Botswana shows Bushiri no mercy

Supporters of Shepherd Bushiri came in numbers to pray and support him and his wife at the Commercial Crimes Court in Pretoria. Picture: Morapedi Mashashe/Daily Sun
Supporters of Shepherd Bushiri came in numbers to pray and support him and his wife at the Commercial Crimes Court in Pretoria. Picture: Morapedi Mashashe/Daily Sun

Disciples of “Prophet” Shepherd Bushiri in Botswana are blaming one another for provoking a decision by their country’s government to deregister his church.

Now, unlike other Malawian citizens, Bushiri is forced to apply for a visa every time he enters Botswana. 

His church’s leadership in that country said it was deregistered in 2017 because some among the churches failed to provide the state with a copy of their audited financials for three years in a row.

They said they also made “outrageous requests from the government” which has now effectively meant that Bushiri is persona non grata in the country. 

Responding to a question in the Botswana Parliament, then Minister of Nationality, Immigration and Gender Affairs Edwin Batshu told MPs that Bushiri was indeed “too demanding”.

Batshu revealed that Bushiri wanted heavy security from state security organs whenever he was in the country and he also wanted the government to direct all entry points to be opened around the clock for his convenience.

“His church wrote a letter to my ministry requesting that we open our borders for 24 hours. They stated in the letter that given the stature of the pastor we should grant their permission of opening the borders as per their request,” he said.

“They said people would be coming from all over to see the pastor.”

Batshu told MPs that this was why his government slapped the visa requirement on Bushiri, saying it was “proper” for his government to “legislate on issues relating to religion and morality for the maintenance of law and order”.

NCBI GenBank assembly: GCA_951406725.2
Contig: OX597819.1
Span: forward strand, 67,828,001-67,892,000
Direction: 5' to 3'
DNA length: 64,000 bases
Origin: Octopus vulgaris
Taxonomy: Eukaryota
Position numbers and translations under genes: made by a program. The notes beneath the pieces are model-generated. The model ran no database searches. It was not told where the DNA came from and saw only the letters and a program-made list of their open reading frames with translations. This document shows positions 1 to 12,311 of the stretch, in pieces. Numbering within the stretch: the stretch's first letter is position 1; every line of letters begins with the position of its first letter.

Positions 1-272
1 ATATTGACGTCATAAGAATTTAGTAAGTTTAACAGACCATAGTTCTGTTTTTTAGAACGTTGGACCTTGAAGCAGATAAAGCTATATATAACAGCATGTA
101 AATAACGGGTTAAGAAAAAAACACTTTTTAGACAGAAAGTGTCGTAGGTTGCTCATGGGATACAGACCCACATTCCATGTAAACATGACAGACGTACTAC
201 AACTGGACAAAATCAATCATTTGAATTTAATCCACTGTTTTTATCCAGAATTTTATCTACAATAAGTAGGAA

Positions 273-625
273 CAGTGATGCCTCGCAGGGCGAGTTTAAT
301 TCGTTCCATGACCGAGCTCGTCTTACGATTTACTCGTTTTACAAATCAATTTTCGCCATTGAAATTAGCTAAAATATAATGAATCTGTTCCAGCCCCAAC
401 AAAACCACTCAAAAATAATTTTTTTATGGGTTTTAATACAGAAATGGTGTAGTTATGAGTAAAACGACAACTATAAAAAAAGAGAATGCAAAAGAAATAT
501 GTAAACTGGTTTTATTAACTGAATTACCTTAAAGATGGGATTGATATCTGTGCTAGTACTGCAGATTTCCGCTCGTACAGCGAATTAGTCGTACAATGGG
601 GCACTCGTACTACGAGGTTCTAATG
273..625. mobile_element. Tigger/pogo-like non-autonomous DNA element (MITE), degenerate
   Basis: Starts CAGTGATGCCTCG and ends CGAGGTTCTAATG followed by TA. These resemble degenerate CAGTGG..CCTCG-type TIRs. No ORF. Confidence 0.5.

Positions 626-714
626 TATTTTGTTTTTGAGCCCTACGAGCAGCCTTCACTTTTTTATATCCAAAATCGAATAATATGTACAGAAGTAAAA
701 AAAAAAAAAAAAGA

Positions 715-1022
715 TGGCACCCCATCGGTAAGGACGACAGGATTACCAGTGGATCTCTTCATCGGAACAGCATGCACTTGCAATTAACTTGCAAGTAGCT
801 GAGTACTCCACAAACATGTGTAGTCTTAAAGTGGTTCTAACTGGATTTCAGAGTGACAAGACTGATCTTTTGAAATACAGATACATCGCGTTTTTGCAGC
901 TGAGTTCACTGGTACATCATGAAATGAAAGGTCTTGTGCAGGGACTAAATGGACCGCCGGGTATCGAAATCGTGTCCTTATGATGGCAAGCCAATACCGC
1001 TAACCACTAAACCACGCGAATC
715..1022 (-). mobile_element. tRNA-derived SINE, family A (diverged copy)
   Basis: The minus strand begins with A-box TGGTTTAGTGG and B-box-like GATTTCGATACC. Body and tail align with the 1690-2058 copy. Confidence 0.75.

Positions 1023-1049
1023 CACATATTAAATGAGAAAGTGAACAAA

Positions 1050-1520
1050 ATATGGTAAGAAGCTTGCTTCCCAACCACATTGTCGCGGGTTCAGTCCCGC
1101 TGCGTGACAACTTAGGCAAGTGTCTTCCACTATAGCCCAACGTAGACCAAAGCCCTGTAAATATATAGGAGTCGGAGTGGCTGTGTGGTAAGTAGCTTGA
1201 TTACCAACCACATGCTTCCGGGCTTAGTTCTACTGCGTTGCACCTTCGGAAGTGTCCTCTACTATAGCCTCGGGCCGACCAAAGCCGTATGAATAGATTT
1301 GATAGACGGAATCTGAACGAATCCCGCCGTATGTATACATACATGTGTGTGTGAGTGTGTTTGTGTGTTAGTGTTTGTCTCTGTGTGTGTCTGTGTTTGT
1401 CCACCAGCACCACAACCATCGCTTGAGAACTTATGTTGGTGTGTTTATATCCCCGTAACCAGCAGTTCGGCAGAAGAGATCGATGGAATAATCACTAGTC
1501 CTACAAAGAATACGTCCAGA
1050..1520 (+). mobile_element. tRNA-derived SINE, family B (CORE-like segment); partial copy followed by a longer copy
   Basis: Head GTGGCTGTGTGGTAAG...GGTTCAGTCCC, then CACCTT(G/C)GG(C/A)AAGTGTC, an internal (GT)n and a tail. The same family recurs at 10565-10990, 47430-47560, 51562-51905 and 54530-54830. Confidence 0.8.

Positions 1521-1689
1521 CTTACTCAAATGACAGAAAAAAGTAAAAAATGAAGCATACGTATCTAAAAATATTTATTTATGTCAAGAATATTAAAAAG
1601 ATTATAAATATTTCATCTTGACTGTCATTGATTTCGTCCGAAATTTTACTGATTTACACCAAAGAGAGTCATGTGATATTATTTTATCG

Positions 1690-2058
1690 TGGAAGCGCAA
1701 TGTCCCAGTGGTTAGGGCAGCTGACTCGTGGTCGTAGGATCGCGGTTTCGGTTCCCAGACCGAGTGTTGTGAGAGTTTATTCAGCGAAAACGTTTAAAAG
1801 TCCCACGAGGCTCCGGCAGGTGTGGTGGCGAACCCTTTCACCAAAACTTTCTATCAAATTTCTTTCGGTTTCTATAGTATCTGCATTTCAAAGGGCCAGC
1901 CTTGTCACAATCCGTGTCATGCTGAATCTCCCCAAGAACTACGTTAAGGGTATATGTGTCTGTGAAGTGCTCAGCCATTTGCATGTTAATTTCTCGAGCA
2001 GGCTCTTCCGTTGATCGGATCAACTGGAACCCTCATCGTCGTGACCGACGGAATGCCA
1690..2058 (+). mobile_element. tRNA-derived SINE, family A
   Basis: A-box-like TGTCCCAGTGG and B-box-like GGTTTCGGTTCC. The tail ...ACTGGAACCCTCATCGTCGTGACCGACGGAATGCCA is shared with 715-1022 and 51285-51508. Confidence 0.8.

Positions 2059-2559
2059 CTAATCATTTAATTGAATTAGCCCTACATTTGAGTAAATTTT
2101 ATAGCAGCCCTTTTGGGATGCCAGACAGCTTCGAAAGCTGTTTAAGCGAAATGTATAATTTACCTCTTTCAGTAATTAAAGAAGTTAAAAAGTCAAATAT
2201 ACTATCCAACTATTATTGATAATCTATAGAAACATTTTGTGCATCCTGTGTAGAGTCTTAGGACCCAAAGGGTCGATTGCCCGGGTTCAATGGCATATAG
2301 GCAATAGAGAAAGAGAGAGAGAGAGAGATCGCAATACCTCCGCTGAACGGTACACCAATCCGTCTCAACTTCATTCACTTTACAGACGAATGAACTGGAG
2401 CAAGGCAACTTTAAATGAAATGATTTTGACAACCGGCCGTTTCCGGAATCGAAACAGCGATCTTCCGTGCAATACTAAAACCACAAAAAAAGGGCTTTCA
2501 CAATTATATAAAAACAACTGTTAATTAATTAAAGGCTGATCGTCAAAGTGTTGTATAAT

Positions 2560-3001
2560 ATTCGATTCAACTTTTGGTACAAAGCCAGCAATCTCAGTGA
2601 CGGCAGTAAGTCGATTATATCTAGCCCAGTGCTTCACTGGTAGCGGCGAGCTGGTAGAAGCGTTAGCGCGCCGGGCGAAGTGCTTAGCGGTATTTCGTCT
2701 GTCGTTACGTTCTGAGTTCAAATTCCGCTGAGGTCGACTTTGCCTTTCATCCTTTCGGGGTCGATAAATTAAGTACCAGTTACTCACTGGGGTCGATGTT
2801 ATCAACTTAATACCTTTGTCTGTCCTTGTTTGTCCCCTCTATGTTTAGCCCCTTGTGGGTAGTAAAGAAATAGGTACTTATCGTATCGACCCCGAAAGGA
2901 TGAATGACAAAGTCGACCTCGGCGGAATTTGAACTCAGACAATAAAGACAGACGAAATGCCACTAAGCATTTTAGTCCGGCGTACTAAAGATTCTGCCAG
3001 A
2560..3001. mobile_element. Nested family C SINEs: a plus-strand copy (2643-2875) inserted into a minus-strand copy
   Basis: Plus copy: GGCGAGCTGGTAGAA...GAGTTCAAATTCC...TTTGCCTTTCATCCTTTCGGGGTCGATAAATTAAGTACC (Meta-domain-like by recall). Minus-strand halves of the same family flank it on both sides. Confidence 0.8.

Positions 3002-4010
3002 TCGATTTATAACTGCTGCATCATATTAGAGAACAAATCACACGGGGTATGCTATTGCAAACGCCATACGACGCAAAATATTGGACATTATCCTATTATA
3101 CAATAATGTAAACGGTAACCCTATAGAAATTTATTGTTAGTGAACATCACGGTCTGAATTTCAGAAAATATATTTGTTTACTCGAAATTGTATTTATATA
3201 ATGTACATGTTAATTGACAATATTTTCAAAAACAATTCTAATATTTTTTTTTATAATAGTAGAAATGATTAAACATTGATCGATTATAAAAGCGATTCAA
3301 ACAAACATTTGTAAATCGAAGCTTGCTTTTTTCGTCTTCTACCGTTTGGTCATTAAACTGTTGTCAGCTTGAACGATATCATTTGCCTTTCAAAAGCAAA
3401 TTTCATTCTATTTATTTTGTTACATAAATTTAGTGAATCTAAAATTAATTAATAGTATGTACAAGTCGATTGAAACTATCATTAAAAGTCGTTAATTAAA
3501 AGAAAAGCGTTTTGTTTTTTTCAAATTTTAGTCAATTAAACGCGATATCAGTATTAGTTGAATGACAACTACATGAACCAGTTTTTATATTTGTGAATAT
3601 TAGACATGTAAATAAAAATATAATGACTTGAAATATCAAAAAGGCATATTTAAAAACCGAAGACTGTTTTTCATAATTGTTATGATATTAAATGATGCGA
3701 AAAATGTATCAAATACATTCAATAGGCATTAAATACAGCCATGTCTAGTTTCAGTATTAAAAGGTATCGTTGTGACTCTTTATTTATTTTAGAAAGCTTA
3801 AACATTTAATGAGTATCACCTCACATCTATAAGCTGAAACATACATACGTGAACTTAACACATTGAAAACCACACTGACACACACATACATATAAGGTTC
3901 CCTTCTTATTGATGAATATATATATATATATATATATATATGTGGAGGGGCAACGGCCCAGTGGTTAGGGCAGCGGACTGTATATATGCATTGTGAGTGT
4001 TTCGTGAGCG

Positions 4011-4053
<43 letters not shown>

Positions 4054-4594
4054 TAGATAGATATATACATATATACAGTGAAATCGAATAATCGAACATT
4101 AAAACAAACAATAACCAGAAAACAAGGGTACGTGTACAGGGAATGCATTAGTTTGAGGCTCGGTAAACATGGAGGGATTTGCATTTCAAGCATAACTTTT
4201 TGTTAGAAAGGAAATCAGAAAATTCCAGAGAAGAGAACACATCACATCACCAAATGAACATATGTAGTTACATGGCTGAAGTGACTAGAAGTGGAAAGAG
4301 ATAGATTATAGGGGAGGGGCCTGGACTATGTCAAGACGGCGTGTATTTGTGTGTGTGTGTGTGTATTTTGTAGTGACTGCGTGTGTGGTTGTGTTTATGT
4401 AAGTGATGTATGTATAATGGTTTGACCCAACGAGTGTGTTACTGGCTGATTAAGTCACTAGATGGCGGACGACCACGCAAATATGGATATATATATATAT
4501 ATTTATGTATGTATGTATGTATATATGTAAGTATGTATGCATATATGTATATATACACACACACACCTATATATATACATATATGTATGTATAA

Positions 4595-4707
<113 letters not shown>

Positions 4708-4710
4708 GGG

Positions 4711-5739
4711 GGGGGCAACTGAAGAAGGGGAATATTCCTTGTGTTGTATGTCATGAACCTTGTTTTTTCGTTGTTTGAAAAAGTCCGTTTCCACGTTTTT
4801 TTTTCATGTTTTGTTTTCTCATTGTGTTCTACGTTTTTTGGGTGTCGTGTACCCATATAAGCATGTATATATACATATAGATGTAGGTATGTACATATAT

Now Bushiri’s Botswana members are looking to the courts to reverse their government’s December 2017 decision to deregister the church.

The church’s leadership argues that this move had nothing to do with the visa regime Botswana imposed on Bushiri, but more to do with them failing to submit their financials to the state in terms of the law.

They are optimistic that the court will reverse the labour and home affairs ministry’s decision to cancel the church’s operations.

The court issued a temporary relief order for the church to continue operating pending the outcome of the case. 

The Enlightened Christian Gathering Church’s national executive secretary, Pelotshweu Baeng, told City Press the trouble started when their church in Gaborone failed to submit their annual returns between 2013 and 2015.

The “procedural irregularities” he said ended up affecting other congregations in Botswana who had complied with the law.

Since then the national leadership decided to close the Gaborone church and Baeng said he hoped the church would conclude an ongoing audit before its annual general meeting.

Members of the “troublesome” Gaborone church, Baeng said, were the ones who wrote to the government asking it not to tax “anointing oil and other products” the church brought into Botswana and asking it to keep the borders open around the clock for Bushiri’s benefit.

Baeng said this was not authorised by the church’s leadership and prompted the government to place the visa demand on Bushiri because they feared he could be a security risk.

“We found it fit to issue an apology to the government for the unauthorised letter. We have withdrawn it because it was outrageous. Those demands were unrealistic hence we are pleading for forgiveness for actions that were taken by some members,” said Baeng.

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